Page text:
At the recent NAMA show, I had dinner with a manufacturer who expressed concern about the future of the vending industry. He explained that advances in technology made it necessary to charge more for his company’s equipment. “Operators need more sophisticated vending machines, but they’re not willing to pay more for it. What they really need to do is raise their prices. Vending operators and the way they merchandise have not kept pace with modern technology.”
Now, unless you’ve just awoken from a long slumber, you know this is not a revelation. It has been a hot topic in our industry for the past 40 years.
During a recent distributor open house, I had lunch with a local operator who cast some light on the question, from the operator’s perspective. “Every time I raise my vend prices, my competitor lowers them,” he said. “Why is it that the convenience store down the block can sell the same item for 5¢ more, but the vending industry can’t follow suit?”
Good question. Why is that? What is it about a vending machine that justifies lower prices? And isn’t a candy bar of a given size and brand the same thing, whether you purchase it out of a glassfront vender or from a 7-Eleven? If people will pay more for convenience at a convenience store, why won’t they pay a premium for the convenience of having an on-premises retail outlet that’s open around the clock, seven days a week?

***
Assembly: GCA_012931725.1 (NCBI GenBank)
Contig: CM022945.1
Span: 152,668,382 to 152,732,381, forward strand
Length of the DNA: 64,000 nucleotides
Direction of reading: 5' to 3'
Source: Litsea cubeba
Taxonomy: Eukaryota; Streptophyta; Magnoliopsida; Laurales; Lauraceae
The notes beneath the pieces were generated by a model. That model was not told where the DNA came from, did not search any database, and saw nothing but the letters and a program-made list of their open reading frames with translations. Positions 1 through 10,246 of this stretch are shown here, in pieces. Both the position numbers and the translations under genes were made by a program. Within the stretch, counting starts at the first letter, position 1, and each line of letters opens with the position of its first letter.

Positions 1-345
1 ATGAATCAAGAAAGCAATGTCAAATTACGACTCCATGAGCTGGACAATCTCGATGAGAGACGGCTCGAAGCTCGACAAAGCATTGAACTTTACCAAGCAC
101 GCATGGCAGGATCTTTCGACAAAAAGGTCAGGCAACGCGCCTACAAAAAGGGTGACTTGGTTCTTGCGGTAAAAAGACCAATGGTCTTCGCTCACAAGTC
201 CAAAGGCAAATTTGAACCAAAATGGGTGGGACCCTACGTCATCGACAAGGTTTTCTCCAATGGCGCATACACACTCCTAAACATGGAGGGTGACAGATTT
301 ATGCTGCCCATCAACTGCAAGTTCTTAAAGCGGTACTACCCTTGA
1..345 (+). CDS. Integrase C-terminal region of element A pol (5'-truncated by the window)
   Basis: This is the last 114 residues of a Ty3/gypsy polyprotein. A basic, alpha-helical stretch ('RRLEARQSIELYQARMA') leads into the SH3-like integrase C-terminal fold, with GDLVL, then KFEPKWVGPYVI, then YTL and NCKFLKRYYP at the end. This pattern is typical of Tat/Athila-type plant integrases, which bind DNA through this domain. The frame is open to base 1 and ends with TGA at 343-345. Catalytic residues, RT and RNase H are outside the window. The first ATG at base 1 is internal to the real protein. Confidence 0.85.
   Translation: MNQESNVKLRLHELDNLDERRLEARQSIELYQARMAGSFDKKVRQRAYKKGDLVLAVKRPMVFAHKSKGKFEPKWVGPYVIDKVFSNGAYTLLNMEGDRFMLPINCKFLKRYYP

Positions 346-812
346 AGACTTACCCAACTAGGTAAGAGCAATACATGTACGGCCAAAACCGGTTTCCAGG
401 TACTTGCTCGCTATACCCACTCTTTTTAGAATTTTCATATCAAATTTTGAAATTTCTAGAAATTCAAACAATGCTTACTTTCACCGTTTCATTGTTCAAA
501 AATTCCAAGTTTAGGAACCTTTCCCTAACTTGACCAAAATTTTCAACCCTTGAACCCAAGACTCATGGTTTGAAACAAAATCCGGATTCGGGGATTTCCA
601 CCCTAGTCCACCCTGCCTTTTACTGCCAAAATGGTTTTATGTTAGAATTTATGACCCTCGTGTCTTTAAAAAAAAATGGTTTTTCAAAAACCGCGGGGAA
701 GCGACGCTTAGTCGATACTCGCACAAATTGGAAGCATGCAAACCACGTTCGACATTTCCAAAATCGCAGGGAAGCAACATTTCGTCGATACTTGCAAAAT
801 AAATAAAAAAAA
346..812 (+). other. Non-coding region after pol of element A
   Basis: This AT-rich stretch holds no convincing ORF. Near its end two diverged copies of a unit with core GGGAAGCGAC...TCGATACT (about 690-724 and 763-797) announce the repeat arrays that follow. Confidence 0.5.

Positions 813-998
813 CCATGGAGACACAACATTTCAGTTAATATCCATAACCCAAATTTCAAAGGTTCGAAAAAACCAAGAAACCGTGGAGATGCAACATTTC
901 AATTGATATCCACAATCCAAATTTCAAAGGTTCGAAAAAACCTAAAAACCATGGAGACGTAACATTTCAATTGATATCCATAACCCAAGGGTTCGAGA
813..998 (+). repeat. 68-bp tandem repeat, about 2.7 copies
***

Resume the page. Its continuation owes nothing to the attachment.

So, what is stopping us from adjusting our prices to reflect current trends and desires in the marketplace? After decades of believing that you couldn’t get more than quarter for a game of pool, amusement operators discovered that there wasn’t as much price resistance as they had thought; today the average price is $1 per game. Might this not be true in vending?
Operators here and there have found that it is true. A very well-known and well-regarded vendor in southern California once told us that he got a location which already had awarded a coffee concession to an operator of espresso carts. That contract did not forbid coffee vending, but it did specify that anyone else selling coffee on the premises had to charge the same as the carts, $2 or thereabouts. Our operator friend accepted the challenge, installed a state-of-the-art coffee machine set to vend at that price, kept it clean, filled and correctly adjusted – and sold a gratifying amount of coffee!
Many industries, maybe most, tend to become prisoners of their early successes. There’s a widespread belief that this is the explanation for vending’s long inability to break the $1 price ceiling. The idea is that the vending industry’s mindset, its culture, was formed in the old industrial workplace. The factory worker demanded low prices; his employer demanded high commissions. With relatively simple, inexpensive machines, very high volumes and low operating expenses, vendors could meet those demands and still make money. The “smokestack” economy has passed, but the vending industry remains trapped in the web of operator, location and customer expectations woven in the 1960s. In its short form, this view might state that we found our niche as a “source of last resort” for people who couldn’t leave the assembly line long enough to leave the premises, and a “last resort” never commands premium prices.